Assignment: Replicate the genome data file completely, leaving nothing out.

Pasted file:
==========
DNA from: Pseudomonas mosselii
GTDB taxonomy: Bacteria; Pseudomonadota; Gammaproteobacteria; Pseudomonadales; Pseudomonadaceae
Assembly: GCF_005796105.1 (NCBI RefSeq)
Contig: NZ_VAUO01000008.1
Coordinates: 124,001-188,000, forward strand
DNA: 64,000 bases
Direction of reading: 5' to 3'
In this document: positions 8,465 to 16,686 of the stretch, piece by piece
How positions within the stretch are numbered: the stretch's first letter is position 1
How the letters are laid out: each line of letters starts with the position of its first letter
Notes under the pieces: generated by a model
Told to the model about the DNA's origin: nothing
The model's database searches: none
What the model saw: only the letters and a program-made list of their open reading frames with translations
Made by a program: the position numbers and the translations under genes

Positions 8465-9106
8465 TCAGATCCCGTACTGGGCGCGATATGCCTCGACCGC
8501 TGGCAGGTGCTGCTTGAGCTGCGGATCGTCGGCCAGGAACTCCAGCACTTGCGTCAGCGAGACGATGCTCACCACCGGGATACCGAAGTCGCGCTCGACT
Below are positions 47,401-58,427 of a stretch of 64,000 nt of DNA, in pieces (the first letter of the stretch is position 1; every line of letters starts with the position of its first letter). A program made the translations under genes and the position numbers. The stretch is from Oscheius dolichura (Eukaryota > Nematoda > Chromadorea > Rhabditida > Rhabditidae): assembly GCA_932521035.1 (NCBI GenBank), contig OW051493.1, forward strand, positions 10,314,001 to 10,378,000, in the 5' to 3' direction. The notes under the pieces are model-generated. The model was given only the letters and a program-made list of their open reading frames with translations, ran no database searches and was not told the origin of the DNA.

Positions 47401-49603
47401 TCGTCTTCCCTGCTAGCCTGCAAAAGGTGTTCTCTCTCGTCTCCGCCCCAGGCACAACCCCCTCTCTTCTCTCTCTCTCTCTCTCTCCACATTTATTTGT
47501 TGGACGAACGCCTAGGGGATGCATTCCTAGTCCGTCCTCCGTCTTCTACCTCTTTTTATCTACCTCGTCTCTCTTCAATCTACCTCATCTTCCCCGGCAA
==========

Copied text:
DNA from: Pseudomonas mosselii
GTDB taxonomy: Bacteria; Pseudomonadota; Gammaproteobacteria; Pseudomonadales; Pseudomonadaceae
Assembly: GCF_005796105.1 (NCBI RefSeq)
Contig: NZ_VAUO01000008.1
Coordinates: 124,001-188,000, forward strand
DNA: 64,000 bases
Direction of reading: 5' to 3'
In this document: positions 8,465 to 16,686 of the stretch, piece by piece
How positions within the stretch are numbered: the stretch's first letter is position 1
How the letters are laid out: each line of letters starts with the position of its first letter
Notes under the pieces: generated by a model
Told to the model about the DNA's origin: nothing
The model's database searches: none
What the model saw: only the letters and a program-made list of their open reading frames with translations
Made by a program: the position numbers and the translations under genes

Positions 8465-9106
8465 TCAGATCCCGTACTGGGCGCGATATGCCTCGACCGC
8501 TGGCAGGTGCTGCTTGAGCTGCGGATCGTCGGCCAGGAACTCCAGCACTTGCGTCAGCGAGACGATGCTCACCACCGGGATACCGAAGTCGCGCTCGACT
Below are positions 47,401-58,427 of a stretch of 64,000 nt of DNA, in pieces (the first letter of the stretch is position 1; every line of letters starts with the position of its first letter). A program made the translations under genes and the position numbers. The stretch is from Oscheius dolichura (Eukaryota > Nematoda > Chromadorea > Rhabditida > Rhabditidae): assembly GCA_932521035.1 (NCBI GenBank), contig OW051493.1, forward strand, positions 10,314,001 to 10,378,000, in the 5' to 3' direction. The notes under the pieces are model-generated. The model was given only the letters and a program-made list of their open reading frames with translations, ran no database searches and was not told the origin of the DNA.

Positions 47401-49603
47401 TCGTCTTCCCTGCTAGCCTGCAAAAGGTGTTCTCTCTCGTCTCCGCCCCAGGCACAACCCCCTCTCTTCTCTCTCTCTCTCTCTCTCCACATTTATTTGT
47501 TGGACGAACGCCTAGGGGATGCATTCCTAGTCCGTCCTCCGTCTTCTACCTCTTTTTATCTACCTCGTCTCTCTTCAATCTACCTCATCTTCCCCGGCAA